People can start to become malnourished if they don’t eat enough for just two to three days. According to figures compiled by Age UK, older malnourished people are twice as likely to visit their GP, have more hospital admissions, stay in hospital longer, and have more ill health. It is estimated that 1.3 million people over 65 (almost one in ten) either suffer from, or are at risk of malnutrition, though it is believed that this number could in fact be much higher.
Eating the right things is always vital, no matter what age we are. However, as we get older, our bodies have different needs, meaning that certain nutrients become especially important for good health. What follows is a list of nutrients that are generally considered to be key for maintaining good health in older age. However, please note that individuals should always consult their GP or other health professional for advice on their specific dietary needs.
Calcium and Vitamin D
Older adults need more calcium and vitamin D to help maintain bone health. It is recommended that people in this age group should have three servings of calcium-rich foods and beverages – such as fortified cereals and fruit juices, dark green leafy vegetables, canned fish with soft bones, milk, and fortified plant beverages – every day.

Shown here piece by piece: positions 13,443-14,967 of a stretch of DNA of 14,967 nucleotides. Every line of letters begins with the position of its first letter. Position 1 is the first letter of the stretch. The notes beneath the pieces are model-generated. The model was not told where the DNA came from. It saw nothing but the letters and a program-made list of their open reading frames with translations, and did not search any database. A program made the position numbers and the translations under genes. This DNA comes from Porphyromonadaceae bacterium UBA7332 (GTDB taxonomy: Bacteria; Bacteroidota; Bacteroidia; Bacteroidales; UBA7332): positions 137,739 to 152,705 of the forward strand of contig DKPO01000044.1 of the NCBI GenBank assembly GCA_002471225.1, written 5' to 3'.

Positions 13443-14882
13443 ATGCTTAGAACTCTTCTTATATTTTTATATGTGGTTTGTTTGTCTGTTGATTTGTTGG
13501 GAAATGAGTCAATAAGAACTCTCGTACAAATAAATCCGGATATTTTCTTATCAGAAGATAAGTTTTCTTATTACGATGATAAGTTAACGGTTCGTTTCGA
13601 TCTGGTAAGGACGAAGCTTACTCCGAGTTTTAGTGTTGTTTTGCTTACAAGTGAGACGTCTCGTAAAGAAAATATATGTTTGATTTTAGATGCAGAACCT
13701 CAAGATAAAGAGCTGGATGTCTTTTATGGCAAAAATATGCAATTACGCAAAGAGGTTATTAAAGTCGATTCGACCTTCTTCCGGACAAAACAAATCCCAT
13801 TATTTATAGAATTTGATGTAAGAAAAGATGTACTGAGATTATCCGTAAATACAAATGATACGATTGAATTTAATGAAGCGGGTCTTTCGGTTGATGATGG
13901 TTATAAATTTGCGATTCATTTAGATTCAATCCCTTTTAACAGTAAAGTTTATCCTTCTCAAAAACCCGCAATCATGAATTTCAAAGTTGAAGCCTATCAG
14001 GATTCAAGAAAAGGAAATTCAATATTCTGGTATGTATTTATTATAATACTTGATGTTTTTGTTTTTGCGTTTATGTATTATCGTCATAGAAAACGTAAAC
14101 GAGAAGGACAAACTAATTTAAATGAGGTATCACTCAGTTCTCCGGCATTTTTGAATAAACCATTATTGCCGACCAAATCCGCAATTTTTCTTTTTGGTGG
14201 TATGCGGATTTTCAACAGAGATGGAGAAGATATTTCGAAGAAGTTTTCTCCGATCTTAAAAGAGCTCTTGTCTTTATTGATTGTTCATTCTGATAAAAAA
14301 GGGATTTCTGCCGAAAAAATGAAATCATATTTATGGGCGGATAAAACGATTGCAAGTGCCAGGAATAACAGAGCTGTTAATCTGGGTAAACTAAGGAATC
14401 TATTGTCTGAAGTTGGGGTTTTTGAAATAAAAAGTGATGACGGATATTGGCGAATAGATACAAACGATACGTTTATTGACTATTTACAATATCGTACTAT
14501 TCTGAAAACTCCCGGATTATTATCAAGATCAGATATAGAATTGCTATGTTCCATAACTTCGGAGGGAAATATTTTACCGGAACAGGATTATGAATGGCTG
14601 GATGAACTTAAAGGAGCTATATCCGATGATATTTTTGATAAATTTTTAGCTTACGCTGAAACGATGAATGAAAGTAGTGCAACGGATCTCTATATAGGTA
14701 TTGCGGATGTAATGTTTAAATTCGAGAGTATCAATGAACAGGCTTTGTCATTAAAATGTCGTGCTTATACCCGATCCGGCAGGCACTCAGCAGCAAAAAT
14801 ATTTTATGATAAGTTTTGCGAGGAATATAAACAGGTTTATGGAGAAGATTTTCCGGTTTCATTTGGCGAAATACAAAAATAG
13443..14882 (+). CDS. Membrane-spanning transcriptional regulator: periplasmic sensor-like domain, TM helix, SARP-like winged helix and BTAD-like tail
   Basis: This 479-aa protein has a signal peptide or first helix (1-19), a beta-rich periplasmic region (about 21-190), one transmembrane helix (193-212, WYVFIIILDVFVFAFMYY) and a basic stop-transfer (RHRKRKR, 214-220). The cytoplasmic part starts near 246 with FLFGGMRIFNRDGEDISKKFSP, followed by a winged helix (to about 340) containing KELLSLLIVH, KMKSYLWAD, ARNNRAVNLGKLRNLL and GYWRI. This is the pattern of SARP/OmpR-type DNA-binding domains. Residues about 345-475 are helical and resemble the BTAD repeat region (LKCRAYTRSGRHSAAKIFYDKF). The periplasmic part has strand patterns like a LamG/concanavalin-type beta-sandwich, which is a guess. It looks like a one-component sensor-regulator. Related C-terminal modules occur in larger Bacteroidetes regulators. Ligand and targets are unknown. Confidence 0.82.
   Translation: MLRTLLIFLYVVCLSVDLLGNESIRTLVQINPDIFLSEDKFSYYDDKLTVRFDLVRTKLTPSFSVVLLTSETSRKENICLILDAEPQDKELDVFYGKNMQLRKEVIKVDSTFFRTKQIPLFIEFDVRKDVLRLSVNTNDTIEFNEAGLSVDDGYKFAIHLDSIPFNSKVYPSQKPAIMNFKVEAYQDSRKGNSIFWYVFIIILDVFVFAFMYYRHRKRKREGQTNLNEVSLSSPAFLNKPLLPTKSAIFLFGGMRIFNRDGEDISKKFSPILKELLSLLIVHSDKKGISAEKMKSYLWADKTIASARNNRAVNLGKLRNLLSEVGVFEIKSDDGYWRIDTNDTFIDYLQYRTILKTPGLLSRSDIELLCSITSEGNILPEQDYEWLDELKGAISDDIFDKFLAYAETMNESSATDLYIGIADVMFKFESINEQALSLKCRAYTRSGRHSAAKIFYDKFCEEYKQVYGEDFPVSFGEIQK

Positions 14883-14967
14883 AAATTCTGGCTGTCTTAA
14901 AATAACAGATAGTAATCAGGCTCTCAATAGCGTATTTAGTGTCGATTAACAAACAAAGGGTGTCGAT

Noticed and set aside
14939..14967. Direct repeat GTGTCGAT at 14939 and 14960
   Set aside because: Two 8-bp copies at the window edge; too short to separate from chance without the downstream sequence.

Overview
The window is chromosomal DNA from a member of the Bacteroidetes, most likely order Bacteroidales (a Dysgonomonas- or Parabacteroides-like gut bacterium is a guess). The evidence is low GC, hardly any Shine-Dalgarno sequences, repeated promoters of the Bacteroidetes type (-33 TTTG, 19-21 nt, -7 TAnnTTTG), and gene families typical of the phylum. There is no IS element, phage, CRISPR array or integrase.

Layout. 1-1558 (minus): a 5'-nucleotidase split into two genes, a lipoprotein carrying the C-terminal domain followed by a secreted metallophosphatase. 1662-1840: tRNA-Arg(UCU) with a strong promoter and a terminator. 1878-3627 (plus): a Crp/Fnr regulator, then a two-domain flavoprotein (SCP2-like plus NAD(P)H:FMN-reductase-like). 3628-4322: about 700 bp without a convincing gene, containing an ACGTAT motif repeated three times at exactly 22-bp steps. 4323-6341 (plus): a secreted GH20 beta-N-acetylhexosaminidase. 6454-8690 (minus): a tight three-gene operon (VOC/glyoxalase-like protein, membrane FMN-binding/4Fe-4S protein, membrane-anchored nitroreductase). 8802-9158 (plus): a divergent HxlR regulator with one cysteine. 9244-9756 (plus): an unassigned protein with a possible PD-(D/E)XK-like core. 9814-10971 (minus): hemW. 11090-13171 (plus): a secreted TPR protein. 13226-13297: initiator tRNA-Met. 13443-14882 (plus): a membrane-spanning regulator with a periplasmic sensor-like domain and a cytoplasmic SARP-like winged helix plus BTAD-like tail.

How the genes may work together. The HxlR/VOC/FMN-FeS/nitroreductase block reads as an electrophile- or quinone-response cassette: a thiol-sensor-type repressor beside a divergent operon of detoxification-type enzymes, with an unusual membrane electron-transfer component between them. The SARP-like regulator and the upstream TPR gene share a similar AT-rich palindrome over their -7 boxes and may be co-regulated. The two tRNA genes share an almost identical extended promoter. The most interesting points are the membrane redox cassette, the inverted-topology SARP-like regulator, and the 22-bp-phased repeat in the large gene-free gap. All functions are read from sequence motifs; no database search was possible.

Along with reducing salt intake, increasing potassium in your diet may lower your risk of high blood pressure in older age. Good sources of potassium include fruits, vegetables, and beans. Salt should be avoided where possible – flavour can be added to food with herbs and spices instead.
Many older adults don’t get enough vitamin B12 in their diet. It is advised to seek advice from a doctor or dietician about whether you need to be taking a vitamin B12 supplement. In dietary terms, fortified cereal, lean meat, and some fish and seafood are good sources of vitamin B12.
When it comes to fats, foods that are low in saturated fats and trans fat can help reduce the risk of heart disease. It is recommended that most of the fats you eat should be polyunsaturated and monounsaturated fats, which are primarily found in nuts, seeds, avocados, olive oil and fish.
Along with helping your digestion and ensuring you stay regular, fibre-rich foods can help lower your risk for heart disease and prevent Type 2 diabetes. Beans, peas, whole-grain breads and cereals, fruits, and vegetables are all good sources of fibre.
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